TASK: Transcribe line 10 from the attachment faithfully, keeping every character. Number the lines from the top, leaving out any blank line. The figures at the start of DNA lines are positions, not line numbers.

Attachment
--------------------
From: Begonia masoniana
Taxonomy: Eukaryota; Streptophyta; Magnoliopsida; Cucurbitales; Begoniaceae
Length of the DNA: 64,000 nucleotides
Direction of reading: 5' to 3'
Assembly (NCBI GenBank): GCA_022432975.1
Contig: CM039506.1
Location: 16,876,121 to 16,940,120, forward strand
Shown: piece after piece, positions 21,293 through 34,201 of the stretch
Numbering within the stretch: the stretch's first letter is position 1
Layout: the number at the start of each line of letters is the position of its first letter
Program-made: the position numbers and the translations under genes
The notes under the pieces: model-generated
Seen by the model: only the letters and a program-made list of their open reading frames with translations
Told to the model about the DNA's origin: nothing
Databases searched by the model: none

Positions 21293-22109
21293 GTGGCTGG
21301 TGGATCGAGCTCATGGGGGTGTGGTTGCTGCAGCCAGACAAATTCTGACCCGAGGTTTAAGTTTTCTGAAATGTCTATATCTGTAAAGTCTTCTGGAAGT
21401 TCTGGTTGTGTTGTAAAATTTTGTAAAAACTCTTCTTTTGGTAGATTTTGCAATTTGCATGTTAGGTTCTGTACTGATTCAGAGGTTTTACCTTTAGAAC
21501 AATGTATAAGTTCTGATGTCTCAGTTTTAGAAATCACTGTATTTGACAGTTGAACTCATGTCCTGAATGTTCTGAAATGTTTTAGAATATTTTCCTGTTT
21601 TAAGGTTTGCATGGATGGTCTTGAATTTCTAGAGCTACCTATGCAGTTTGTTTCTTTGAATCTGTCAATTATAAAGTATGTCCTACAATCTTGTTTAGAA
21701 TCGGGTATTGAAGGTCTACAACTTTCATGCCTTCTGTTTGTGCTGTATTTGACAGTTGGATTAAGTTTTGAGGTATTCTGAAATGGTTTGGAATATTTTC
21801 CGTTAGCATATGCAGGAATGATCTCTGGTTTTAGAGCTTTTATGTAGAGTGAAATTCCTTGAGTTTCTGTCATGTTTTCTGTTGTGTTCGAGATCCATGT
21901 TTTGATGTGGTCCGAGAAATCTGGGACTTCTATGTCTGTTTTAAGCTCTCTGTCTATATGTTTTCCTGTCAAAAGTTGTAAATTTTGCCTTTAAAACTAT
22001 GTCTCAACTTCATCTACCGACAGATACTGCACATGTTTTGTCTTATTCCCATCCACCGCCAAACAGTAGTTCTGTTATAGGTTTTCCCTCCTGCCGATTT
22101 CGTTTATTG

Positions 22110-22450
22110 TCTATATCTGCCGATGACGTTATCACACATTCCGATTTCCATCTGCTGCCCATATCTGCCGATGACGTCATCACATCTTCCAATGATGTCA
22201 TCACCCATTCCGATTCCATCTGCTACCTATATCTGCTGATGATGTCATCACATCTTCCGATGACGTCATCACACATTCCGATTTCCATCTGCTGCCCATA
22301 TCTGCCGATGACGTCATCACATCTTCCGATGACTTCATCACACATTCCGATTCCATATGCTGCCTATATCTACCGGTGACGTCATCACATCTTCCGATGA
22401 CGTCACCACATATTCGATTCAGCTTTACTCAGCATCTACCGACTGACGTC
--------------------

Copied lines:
Layout: the number at the start of each line of letters is the position of its first letter